2. I think these are mealworm moths. Couldn’t tell the size looking quickly at your post. but it looks like one and the fact that it was joined by others makes me really think that. If so, they will eat holes in anything but of course love nuts and whole grains. They will put holes in wool but don’t continue to eat it. Fat white larvae emerge from webs spun into the edges of cans and flaps of boxes in your pantry.

    • Thanks for the ideas about what they might be! I’m told they’re fall cankerworm moths by some moth experts I asked for an ID, which means they’re a pest species that has just started showing up in NC. That might be the reason why I haven’t seen them in the past! The wingless females are supposed to be out on the trees January and February, so I want to start looking around for them. I would love to see one!

  3. Here in the UK the winter and spring struggle with temperatures rising and falling like a yoyo. The insects must be quite confused by it all.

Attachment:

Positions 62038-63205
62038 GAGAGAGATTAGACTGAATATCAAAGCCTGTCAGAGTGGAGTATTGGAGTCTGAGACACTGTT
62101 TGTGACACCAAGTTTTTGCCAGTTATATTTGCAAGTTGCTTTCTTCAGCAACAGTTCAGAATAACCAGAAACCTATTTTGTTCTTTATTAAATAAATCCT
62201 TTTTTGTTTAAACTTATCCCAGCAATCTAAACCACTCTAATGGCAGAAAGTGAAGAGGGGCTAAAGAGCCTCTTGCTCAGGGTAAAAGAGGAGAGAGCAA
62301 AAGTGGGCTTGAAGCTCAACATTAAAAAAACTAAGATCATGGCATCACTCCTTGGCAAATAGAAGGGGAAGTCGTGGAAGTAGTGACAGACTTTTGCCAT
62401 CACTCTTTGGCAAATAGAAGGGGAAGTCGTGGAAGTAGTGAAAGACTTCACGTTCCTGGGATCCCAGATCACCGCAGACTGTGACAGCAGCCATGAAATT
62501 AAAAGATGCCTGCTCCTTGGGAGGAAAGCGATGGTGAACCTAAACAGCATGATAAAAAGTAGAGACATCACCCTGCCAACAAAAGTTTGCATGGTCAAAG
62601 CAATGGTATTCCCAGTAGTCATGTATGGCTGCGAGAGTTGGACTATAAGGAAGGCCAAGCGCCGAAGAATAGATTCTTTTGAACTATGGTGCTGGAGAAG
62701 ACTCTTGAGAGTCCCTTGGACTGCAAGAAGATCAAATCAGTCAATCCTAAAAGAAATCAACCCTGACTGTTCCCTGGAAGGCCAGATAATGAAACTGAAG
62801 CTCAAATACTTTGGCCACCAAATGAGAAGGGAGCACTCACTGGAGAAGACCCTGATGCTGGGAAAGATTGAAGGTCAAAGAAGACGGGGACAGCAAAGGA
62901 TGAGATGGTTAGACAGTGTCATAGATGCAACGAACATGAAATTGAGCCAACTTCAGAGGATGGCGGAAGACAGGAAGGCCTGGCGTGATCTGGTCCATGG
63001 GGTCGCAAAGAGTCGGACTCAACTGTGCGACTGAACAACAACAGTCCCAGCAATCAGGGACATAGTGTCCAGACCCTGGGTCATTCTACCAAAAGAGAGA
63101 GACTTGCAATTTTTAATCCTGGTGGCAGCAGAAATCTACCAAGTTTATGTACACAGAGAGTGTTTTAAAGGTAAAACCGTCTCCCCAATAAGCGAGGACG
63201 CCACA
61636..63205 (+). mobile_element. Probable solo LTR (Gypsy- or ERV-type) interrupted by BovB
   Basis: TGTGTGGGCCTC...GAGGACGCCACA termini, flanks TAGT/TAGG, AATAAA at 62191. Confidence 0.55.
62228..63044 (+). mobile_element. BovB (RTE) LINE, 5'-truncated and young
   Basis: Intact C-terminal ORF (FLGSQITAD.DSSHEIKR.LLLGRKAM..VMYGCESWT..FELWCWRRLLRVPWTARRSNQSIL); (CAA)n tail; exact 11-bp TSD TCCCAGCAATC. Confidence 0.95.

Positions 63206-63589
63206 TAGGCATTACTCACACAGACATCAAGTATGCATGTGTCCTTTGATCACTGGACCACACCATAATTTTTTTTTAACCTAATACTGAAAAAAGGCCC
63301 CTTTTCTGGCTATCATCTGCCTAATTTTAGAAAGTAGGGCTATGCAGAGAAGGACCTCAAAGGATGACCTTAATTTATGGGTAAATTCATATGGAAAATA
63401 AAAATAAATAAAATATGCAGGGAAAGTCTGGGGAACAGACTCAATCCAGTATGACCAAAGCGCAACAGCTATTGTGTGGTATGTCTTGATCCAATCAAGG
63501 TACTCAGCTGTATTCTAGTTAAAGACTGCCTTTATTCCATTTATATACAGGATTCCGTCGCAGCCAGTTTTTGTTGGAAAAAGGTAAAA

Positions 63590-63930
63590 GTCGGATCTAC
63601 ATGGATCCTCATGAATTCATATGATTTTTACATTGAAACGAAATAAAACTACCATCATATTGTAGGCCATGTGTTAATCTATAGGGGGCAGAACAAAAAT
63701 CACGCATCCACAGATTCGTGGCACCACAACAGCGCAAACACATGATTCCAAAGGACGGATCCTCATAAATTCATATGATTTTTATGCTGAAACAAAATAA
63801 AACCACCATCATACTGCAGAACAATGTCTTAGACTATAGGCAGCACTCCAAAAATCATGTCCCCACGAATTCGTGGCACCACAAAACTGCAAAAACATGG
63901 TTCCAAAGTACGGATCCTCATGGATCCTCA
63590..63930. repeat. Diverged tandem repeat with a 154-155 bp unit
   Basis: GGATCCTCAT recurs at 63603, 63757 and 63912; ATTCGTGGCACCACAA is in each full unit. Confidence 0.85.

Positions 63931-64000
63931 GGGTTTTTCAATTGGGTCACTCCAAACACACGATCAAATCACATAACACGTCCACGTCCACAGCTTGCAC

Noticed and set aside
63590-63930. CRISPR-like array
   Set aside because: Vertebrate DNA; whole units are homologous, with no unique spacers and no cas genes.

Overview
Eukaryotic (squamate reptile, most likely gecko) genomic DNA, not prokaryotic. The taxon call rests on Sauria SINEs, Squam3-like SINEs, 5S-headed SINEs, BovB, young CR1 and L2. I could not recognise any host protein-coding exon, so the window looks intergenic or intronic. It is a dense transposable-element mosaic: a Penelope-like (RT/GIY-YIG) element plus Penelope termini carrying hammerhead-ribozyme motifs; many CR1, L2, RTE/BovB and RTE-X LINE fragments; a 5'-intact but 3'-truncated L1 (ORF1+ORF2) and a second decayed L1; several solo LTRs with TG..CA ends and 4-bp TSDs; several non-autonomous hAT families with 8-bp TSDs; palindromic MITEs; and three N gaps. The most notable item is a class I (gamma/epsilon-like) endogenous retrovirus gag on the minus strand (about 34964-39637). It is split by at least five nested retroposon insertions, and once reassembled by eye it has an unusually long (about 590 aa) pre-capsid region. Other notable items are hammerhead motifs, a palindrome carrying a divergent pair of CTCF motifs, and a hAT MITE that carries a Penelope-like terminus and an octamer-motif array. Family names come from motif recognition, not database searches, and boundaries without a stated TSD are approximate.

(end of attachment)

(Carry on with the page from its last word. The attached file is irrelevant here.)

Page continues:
4. Pingback: My Mini Moth Mystery Takes a Somewhat Sinister Turn! | The Dragonfly Woman

  5. I have three moths hanging around my trailor we put them out and at least one is back within the hour we are up in the thousand islands and it’s warm they just fly around the same spot about afoot in diamintor . We have a sick grandchild and I think they are here to keep my mind off her . Is there anything spiritual about them ? Would love to know?

    • I personally don’t put a lot of stock into the idea of a spiritual connection with insects, but I also don’t completely discount the idea. This is the time of year people get moths in their houses. However, if you took pleasure in them and they took your mind off things, sounds like they did you a service regardless of whether there was a deeper connection there or not.